Sarah Polley’s amazingly personal and intimate examination of memory, history and identity. Only in a show biz family would one find so much archival footage; astonishing how much film they have of a woman who died in the 70′s. Polley however, and this was something that was not apparent until toward the end of the film, has done a lot of very careful, excellently cast and art-directed reenactments. They are all shot in 8mm, as the actual archival footage was, and seem to be shot in some of the actual locations where the actual event occurred. There is a bit of uneasiness here, as there was in Gatekeepers, that fiction was being presented without citation, and that the line between real and imaginary was blurred.
Though delightfully, in this case, this blurring actually enhances the telling, in that this is really the theme of the film. That memory is personal and tainted, that the past inevitably becomes illusion and can only be discovered as shadows, projected onto the personalities that recall it. She approaches this with a powerful mystery from her own life, the true identity of her father, and then reflects as much on her search as the solution. She gathers all of the witnesses, mostly members of her family, and documents their tellings, intentionally cutting contradictory clips adjacent to one another, and often cutting shots of herself taken during the sessions into the narrative.
Her father is shown doing a reading, in a recording studio, of the memoir he has written about the events. She intercuts footage of herself, directing the session, often with an intense nervous tremor, that is agonizing but touching. One could see how naked she felt, and how deeply involved she was with the material. In fact I doubt anyone could make another film that was any more personal. She is at once the central topic of the film, as well as its creator, and the tension within her, to simultaneously be object and subject, was so clearly displayed in that tiny, almost imperceptible tremor.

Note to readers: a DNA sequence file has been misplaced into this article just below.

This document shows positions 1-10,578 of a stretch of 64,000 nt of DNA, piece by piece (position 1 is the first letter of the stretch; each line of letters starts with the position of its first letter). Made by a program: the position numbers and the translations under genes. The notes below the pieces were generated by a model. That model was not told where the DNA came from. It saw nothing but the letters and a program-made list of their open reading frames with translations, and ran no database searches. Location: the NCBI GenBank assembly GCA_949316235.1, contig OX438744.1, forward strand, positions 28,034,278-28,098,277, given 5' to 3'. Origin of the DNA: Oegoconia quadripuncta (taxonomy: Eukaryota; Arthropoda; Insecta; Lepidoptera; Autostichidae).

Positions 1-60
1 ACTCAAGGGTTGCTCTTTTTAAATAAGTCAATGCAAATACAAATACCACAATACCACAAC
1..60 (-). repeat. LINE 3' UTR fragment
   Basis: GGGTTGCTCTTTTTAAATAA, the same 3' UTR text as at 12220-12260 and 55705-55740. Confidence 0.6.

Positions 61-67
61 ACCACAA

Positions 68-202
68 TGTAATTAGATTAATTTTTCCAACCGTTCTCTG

On another occasion, at one critical moment when each of the characters is reflecting on their feelings about the death of Sarah’s mother, Diane, she cuts from one to the other, all from moments in takes without dialogue or comment, only the silent physical anguish of people remembering the loss of someone they loved. And most wonderfully, probably each and every one of the people in the world, save Sarah herself in that one montage, who loved Diane the most. It is one of those moments in film that can say so much more than could possibly be said in any other way or medium, and it will stay with me for a very long time. One of the best documentaries ever.